Human trafficking can take different forms. The most common are sexual exploitation, forced labour, and criminal activity (UNODC, 2021). In Central and South-Eastern Europe, women are disproportionately affected by the trafficking in person, with 53% of women being victims of human trafficking compared to 21% men (UNODC, 2021, p. 139). Sexual exploitation is the most prevalent form of trafficking with an overwhelming difference between men and women in the same region – 59% of the victims are women, 35% are girls, while men represent 2% of the victims and boys 4% (UNODC, 2021, p. 140). 

The intersectionality 

Comelli (2021) investigates the case of a female climate refugee in order to better understand the ways in which the climate crisis is linked to gender inequality. Such cases indicate how global issues are interrelated, making it difficult to tackle them individually without looking at the bigger picture. Sunita lost her main source of income, her land due to climate change and, as a result, she moved to Italy (Comelli, 2021). According to Comelli (2021), “Sunita is just one of the many immigrant workers who get exploited on a daily-basis through a ruthless network of illegal labour”. Unfortunately, gender inequality adds another layer to the problem and prejudices that exist in societies around single mothers makes it more difficult for Sunita to take care of her and her child (Comelli, 2021). However, the climate crisis also exacerbated gender inequality, disproportionately impacting women (Comelli, 2021). Considering that the majority of victims of human trafficking are women, the case of Sunita is not an exception. When women find themselves in a vulnerable position due to issues such as gender inequality and climate change, they are more prone to be targeted for exploitation. 

Conclusion

The context of human trafficking in Europe proves that there is still a long way to go towards a more efficient strategy to tackle the issue. Each country plays a role in this as well as the European Union that represents a strong power within the region. Unfortunately, the COVID-19 pandemic is a contributing factor to the issue making the fight of reducing human trafficking more difficult. For this reason, but also because of how complex global problems are, countries need to invest more in how they tackle and approach these issues. On one hand, human trafficking exists on the local level but on the other hand, human trafficking is dependent on the advantages that globalisation brings with it. Collaboration is the first step in order for governments, NGOs, and other actors to be able to address the issue and make significant progress.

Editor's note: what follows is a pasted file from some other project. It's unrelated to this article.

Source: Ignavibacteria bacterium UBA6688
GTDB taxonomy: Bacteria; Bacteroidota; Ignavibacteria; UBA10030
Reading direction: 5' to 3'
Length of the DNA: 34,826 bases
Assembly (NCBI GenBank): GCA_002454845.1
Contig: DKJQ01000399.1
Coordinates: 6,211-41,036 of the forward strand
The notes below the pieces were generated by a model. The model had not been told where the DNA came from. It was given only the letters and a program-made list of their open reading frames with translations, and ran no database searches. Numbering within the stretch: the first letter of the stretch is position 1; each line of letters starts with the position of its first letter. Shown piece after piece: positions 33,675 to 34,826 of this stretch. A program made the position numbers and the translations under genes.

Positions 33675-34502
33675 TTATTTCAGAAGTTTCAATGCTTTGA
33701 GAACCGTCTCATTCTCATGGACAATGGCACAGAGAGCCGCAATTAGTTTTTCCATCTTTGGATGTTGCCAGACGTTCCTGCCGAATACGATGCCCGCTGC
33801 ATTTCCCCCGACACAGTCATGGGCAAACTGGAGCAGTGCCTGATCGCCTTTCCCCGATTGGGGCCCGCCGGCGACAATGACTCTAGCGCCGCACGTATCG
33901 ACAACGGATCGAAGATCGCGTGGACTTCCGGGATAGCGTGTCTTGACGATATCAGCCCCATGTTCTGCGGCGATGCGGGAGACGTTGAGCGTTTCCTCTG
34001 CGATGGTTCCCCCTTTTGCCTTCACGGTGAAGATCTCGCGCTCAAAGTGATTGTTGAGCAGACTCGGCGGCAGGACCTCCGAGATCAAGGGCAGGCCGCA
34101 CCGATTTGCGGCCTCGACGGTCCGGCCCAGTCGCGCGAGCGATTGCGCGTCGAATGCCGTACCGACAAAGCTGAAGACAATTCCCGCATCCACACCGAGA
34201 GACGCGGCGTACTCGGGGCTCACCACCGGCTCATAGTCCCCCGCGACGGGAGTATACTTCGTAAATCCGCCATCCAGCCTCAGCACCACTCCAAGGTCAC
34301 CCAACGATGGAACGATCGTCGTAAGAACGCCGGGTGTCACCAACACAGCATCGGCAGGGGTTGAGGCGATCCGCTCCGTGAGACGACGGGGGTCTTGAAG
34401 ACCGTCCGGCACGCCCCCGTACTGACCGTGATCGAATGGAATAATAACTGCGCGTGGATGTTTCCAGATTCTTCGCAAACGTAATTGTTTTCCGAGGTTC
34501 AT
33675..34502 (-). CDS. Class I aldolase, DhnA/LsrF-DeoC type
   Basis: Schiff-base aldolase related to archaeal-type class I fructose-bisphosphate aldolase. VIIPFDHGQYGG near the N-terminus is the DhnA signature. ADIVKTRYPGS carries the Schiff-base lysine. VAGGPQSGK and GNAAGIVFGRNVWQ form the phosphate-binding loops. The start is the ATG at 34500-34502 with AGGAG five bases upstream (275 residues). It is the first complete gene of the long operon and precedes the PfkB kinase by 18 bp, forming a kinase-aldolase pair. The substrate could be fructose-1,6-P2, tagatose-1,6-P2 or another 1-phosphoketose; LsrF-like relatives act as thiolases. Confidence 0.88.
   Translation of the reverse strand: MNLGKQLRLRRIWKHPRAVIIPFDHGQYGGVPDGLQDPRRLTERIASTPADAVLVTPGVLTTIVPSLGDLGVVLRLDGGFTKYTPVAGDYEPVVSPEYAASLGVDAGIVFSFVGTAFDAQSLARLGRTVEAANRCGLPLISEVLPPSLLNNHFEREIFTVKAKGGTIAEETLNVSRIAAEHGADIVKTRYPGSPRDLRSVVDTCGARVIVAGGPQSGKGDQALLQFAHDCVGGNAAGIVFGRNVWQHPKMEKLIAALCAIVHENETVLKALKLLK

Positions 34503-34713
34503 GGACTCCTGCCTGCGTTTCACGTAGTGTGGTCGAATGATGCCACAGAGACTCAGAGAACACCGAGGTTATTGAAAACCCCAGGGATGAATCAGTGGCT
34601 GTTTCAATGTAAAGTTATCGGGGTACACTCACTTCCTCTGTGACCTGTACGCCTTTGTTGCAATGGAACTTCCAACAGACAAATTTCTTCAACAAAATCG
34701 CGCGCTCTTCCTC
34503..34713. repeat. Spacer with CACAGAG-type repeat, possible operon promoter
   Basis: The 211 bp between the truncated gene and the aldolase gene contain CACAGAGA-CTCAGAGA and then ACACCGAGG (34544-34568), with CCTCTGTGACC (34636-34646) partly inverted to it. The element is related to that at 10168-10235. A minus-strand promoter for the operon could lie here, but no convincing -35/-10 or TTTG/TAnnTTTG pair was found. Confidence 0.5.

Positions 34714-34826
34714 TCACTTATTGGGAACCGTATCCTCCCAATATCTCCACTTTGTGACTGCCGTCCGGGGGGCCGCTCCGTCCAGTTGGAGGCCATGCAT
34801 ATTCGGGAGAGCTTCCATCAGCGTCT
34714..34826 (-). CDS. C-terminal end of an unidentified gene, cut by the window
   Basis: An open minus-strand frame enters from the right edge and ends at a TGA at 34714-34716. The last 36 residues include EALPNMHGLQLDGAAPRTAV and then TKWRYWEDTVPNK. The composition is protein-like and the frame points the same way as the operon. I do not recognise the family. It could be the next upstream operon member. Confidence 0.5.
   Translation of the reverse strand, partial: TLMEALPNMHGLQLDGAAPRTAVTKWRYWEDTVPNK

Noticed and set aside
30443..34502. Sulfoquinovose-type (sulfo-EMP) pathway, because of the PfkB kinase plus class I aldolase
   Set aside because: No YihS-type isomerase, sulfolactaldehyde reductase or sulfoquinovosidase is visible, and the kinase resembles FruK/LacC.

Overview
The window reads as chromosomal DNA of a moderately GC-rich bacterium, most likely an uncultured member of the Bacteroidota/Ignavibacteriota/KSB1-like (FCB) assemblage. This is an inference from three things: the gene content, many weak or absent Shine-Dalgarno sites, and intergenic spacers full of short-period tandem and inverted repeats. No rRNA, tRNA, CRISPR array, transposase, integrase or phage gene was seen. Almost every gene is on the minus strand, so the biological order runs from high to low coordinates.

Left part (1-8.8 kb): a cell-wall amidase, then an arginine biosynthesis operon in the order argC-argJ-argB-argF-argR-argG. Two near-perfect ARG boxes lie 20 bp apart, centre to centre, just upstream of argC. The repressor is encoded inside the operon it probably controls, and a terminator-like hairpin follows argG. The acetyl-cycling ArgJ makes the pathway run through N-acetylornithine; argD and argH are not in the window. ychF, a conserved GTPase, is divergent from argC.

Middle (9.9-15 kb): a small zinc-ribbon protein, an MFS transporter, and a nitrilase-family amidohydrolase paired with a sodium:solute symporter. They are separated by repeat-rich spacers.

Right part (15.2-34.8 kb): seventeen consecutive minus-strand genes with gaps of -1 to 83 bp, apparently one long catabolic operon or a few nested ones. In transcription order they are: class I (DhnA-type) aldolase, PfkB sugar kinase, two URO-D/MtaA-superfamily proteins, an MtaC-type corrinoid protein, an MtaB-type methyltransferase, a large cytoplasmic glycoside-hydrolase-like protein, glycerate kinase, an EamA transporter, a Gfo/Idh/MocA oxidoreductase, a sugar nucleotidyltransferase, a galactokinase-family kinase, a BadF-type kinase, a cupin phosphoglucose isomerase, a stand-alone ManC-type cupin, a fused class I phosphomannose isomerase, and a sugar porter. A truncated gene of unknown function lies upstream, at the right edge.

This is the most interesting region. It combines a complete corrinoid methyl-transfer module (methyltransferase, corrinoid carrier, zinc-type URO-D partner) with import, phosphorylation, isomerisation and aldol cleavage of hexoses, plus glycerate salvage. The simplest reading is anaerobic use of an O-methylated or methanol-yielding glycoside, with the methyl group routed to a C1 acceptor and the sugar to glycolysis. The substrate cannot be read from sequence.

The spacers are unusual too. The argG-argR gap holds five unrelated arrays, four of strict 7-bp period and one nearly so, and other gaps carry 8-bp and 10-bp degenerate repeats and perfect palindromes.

References

Comelli, E. (2021). Helping female climate refugees escape trafficking. Independent. https://www.independent.co.uk/climate-change/news/italy-women-refugees-climate-change-b1866306.html 

Europol. (2016). Situation report: Trafficking in human beings in the EU. https://ec.europa.eu/anti-trafficking/sites/antitrafficking/files/situational_report_trafficking_in_human_beings-_europol.pdf 

The Journal. (2021). Ireland ranked worst in western Europe for tackling human trafficking for second year. https://www.thejournal.ie/human-trafficking-ireland-3-5483332-Jul2021/ 

United Nations Office on Drugs and Crime. (2020). Global report on trafficking in persons 2020. https://www.unodc.org/documents/data-and-analysis/tip/2021/GLOTiP_2020_15jan_web.pdf